Sunday, May 19, 2013
AUGUSTA - Just before Christmas, Gov.-elect Paul LePage announced his decision to add his daughter Lauren to his staff. Many have been fixated on what Lauren LePage gets by joining the incoming governor's staff. Please take just a second and think about why this is a smart and honest move for Paul LePage.
Paul LePage answers questions about his candidacy during a session with reporters in September in Augusta. At right is his daughter Lauren, 22, who has been hired as an assistant by the governor-elect's administration. She will be paid $41,000 a year.
Staff file photo
ABOUT THE AUTHOR
Dan Demeritt is communications director for Gov.-elect Paul LePage.
Paul LePage is about to become the chief executive officer of the state of Maine. He is promising to bring dramatic change to the way Maine works, and the political establishment in Augusta is beating the war drum.
The state employees union is telling its members they are in for the fight of their lives, and word on the street is that the Maine People's Alliance is already circulating a petition to remove Paul LePage from office. Luck favors the prepared, I suppose.
Going into what is certain to be an intense battle for Maine's future, Paul LePage is seeking the counsel and assistance of people who are loyal to him and his agenda. Who better to watch out for his interests than his daughter in a key assistant position?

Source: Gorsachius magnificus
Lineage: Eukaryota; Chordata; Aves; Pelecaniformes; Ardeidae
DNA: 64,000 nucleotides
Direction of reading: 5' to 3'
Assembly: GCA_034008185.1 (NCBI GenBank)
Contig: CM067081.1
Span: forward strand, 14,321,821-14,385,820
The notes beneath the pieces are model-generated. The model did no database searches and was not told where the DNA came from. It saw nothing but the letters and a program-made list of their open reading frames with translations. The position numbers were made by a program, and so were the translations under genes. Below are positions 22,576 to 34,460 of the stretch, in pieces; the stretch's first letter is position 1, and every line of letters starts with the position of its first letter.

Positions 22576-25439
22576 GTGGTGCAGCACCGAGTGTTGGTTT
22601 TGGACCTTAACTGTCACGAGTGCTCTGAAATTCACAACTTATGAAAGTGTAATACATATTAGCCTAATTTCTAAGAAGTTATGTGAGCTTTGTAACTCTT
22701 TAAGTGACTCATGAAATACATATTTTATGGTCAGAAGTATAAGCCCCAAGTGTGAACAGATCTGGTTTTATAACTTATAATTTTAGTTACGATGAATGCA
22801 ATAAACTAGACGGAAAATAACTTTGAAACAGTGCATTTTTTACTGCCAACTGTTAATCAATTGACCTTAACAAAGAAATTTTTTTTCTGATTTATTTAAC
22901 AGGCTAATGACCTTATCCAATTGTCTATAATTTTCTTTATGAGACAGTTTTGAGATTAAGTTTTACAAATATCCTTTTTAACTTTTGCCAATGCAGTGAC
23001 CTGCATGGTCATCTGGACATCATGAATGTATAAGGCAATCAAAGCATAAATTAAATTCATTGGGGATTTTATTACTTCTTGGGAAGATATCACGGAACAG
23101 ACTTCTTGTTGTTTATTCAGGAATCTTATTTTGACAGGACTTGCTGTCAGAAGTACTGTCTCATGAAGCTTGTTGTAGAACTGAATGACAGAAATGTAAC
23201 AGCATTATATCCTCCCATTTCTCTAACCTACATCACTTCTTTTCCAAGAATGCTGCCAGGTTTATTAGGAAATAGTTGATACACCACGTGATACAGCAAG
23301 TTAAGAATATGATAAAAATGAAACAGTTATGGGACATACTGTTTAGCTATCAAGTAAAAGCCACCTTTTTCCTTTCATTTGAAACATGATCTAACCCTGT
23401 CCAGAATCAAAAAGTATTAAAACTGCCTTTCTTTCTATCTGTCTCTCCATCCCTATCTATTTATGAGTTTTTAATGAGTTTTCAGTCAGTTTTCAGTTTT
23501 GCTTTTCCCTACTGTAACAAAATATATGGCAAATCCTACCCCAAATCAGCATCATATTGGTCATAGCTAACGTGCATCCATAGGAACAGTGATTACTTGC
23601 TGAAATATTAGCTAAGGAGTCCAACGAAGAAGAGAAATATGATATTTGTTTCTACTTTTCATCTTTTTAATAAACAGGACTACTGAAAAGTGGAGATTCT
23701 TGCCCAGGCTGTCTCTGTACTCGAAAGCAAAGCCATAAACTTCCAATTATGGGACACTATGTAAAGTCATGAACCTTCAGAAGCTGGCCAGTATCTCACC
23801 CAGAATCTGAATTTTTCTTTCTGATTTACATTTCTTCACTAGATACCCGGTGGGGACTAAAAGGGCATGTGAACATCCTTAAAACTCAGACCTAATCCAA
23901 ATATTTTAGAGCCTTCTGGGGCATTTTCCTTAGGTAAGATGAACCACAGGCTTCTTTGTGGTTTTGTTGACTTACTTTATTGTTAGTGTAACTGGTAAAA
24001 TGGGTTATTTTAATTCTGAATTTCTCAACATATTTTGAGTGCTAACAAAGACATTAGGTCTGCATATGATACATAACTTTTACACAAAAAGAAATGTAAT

You can search from Maine to California and you will not find someone more qualified to serve in a position of trust in a LePage administration than a LePage. Lauren has been training for key elements of this job since birth. Fortunately, she also has the discretion, drive and savvy to excel at it.
Now for the honesty. Paul LePage is not the type of leader who concerns himself with the nitpicking and the micromanaging that occurs on editorial pages, the blogosphere and message boards. A guy who has gone from living on the streets of Lewiston to running a company with 1,000 employees simply does not concern himself with anonymous comments on a newspaper's website.
Paul's vision for Maine is coming together in budget meetings, planning sessions, red-tape audit workshops and interviews for key positions in the administration. He is going to stay focused on doing the job he was elected to do and stand accountable to the people of Maine for his performance on the things that matter: creating jobs, making welfare work, and getting kids an education they can use to become productive Maine citizens.
In business and for the next four years in Augusta, tangible results are what count. Did we pay the hospitals, did we make it easier to create jobs, and is our tax burden going down? Everything else is just noise to be ignored.
This is not about helping Lauren LePage -- the governor-elect could have done that in any number of politically safe ways. Hiring Lauren was about adding another valuable member to the team in a straightforward and transparent way. We disclosed the position, the salary and Lauren's resume with the understanding that people had the right to know.
Some are not happy with Lauren's salary, arguing it is too much for a young person right out of college. The number did not come from thin air. It is consistent with the existing pay range and is appropriate when you consider the amount of work and the level of responsibility that goes with a position of trust in the office of Maine's chief executive.
My former Colby College professor, Sandy Maisel, said the hiring decision nearly took his breath away.
Find a chair, professor, because Paul LePage is going to make decisions that he thinks are right for Maine without giving a second thought to the political considerations. Everyone should get ready for an eventful, productive and prosperous new year.
- Special to the Press Herald